If you are not familiar with Dunbar’s Number, let me explain it before we get going here.
Dunbar’s Number, also referred to as the Cortex Ratio, is the brainchild concept coined by Robin Dunbar in 1992. Dunbar is currently the professor of Evolutionary Anthropology at Oxford University. He claims that human’s brains are only capable of managing a network of 150 people.
This does not mean people you know (obviously most of us come in contact/meet way more than 150 people throughout a lifetime) but the people you maintain genuine relationships with on a regular basis.
By studying the social formation and group cohesion of primates, Dunbar determined that the neocortex, the part of the brain used for conscious thought and language, could only manage a social circle of 148.7, or in whole person numbers, 150 friends.
Enter: Social Media
More recently, Dunbar’s Number has come under criticism from some who believe that social media and networking online makes Dunbar’s Number irrelevant.
Multiple works, including Collaboration by Morten Hansen, discuss the fact that weak relationships are not only important but necessary, because those weak relationships are what enable us to extend our current circles, and because we can keep more than 150 ‘weak’ ties very easily.
“Strong ties…tend to be worlds we already know; a good friend often knows many of the same people and things we know…Weak ties are also good because they take less time. It’s less time consuming to talk to someone once a month (weak ties) than twice per week (strong ties). People can keep up quite a few weak ties without them being a burden.”
To a certain extent, I agree here – social media does allow us to maintain a huge number of weak ties, like how Facebook announces birthdays and anniversaries, and you can follow what your friends are doing by looking at their Twitter or Facebook posts, without actually having to speak to them.
Honestly, for some ‘weak-tie’ friends, the only way I contact them is through social media – I don’t even have a few people’s phone numbers. How is that for weak?!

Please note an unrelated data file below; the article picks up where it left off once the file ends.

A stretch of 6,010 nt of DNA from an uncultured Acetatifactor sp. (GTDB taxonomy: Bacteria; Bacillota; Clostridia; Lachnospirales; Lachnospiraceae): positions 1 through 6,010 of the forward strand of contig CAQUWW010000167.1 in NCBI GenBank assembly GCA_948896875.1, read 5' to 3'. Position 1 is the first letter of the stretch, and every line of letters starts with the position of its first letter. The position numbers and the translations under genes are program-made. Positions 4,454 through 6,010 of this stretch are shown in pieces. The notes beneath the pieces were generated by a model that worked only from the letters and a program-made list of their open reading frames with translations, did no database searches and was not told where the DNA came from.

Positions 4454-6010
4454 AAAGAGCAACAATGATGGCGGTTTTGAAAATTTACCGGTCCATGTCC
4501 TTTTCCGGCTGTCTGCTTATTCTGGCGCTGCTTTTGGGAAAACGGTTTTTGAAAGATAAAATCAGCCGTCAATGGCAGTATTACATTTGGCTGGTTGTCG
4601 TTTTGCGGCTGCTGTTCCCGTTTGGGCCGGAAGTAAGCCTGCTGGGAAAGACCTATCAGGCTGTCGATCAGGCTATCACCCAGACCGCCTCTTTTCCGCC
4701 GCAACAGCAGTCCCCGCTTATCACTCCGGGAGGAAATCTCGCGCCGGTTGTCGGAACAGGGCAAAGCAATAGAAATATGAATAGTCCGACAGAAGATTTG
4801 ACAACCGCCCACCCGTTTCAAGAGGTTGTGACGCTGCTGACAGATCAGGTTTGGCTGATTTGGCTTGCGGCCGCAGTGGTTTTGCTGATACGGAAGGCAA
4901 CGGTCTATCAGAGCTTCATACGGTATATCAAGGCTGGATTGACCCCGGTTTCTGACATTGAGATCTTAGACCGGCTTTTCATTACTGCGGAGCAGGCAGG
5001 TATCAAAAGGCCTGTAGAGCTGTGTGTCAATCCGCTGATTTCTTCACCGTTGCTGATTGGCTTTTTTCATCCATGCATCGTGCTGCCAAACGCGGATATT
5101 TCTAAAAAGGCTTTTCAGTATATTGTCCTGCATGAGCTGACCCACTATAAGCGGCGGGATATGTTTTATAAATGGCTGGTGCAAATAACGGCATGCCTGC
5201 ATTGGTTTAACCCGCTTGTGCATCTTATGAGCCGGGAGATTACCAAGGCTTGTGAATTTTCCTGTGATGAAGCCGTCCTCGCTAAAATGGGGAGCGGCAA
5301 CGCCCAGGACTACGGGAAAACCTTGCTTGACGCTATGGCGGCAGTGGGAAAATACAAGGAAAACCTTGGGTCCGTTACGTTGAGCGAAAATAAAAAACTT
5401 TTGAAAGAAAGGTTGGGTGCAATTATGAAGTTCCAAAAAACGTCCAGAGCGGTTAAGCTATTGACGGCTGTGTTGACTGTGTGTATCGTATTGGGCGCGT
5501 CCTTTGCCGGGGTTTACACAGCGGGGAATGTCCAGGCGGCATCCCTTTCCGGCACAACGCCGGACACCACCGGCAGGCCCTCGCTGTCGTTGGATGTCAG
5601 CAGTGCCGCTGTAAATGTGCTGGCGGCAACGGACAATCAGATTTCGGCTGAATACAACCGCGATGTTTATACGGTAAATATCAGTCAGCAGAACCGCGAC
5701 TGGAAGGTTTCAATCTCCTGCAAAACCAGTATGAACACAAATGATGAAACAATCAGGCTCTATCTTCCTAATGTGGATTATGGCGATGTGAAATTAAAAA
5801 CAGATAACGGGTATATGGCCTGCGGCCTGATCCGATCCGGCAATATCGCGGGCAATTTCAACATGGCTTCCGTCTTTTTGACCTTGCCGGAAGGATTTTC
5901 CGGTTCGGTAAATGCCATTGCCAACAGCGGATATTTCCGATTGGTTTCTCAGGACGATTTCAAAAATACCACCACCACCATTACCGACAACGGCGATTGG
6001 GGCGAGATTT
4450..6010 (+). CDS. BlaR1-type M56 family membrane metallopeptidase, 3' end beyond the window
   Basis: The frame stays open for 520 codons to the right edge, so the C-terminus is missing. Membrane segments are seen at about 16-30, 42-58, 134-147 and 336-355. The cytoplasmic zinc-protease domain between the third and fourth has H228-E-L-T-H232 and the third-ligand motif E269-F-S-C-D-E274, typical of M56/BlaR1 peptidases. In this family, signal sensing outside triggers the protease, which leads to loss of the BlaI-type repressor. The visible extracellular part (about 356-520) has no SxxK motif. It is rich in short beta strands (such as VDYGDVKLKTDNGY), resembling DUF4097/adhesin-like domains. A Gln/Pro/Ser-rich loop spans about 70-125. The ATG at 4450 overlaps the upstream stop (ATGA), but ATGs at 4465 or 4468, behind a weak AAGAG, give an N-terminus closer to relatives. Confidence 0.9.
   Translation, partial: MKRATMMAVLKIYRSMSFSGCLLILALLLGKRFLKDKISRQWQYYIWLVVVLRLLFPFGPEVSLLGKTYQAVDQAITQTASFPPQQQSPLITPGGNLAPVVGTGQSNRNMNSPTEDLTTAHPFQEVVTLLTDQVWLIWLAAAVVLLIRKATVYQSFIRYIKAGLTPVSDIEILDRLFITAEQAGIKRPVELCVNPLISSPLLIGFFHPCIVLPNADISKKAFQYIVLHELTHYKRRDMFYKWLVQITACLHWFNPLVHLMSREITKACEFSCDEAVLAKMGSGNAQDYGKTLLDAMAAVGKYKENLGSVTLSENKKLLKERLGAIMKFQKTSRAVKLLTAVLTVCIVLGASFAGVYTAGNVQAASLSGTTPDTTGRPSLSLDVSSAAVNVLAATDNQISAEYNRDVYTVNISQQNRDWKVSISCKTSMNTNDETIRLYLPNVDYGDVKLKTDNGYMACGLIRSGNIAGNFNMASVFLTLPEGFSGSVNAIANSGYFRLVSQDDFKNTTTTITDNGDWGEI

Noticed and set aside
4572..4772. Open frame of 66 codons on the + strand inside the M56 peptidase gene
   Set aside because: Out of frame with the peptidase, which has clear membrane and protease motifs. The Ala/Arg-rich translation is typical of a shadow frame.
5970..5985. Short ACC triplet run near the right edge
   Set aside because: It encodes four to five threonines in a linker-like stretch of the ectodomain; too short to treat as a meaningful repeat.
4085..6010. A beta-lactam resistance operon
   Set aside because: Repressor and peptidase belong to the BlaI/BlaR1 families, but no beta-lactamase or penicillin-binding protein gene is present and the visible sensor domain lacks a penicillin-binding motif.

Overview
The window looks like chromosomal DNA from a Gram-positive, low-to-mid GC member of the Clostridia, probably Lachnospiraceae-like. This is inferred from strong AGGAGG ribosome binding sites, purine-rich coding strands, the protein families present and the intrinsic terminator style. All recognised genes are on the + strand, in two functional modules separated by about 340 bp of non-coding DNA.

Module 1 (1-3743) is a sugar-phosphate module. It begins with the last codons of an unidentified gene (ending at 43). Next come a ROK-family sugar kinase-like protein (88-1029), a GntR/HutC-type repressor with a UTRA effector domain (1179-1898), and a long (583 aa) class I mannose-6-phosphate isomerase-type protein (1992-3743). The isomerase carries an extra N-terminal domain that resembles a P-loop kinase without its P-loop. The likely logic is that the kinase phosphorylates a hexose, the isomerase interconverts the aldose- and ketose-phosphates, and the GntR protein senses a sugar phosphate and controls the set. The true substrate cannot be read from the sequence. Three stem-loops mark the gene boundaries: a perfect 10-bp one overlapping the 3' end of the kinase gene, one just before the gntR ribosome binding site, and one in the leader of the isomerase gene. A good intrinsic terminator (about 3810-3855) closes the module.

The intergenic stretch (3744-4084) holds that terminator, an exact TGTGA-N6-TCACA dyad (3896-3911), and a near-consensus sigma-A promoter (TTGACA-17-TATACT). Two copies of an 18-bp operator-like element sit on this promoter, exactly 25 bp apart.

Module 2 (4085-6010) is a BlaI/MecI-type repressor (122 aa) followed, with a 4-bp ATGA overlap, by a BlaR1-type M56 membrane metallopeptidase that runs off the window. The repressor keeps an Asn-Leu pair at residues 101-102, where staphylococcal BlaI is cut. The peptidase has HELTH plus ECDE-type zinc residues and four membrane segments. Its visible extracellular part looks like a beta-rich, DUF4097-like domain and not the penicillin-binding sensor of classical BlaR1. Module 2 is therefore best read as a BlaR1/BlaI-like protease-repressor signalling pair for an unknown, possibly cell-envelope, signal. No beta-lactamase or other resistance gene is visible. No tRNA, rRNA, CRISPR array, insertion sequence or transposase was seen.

Other social media gurus also challenge the relevancy of Dunbar’s Number in today’s social media world.
Check out rebuttals from Jacob Morgan of Social Media Today here. Also, Chris Brogan’s “Beating Dunbar’s Number” article, seen here, discusses how not to deal with Dunbar’s Number, but how to organize your contacts to keep ‘strong’ ties with way more than 150, which Chris has to do in his profession. In addition to these, there are countless other articles that dispute Dunbar’s Number.
Questions, Comments, and Your Opinion, Please!
Obviously there are so many questions left unanswered here. Dunbar himself has expanded his investigations to include the phenomenon of social media and its effect on his earlier theories.
A few questions I have included:
-Do social networks only allow us to build weak ties with other people? Or do they allow you to have such a deep understanding of that individual that we don’t need to ‘check in’ with them more than once a month (Morten’s definition of how often we check in with a ‘weak’ tie friend).
-What does gender have to do with maintaining relationships? Are women better at this than men? Why?
-Since people tend to exaggerate about themselves on the internet, can you ever move from a ‘weak’ to a strong tie with someone only using social media? Or do you have to actually meet that person to increase your bond with them?
The questions are endless, so I found a couple videos that should help us to try to figure this all out. First, for a brief (5 minutes, really) introduction on the concept of Dunbar’s Number, delivered by Professor Dunbar, click the Play button below.
After you watch the video, tell us what you think!
For More Information:
If you’re looking for a longer explanation on the concept of Dunbar’s Number, click here. This 23 minute long video is excellent as Professor Dunbar explains his theory in relation to social media. Check that out, here.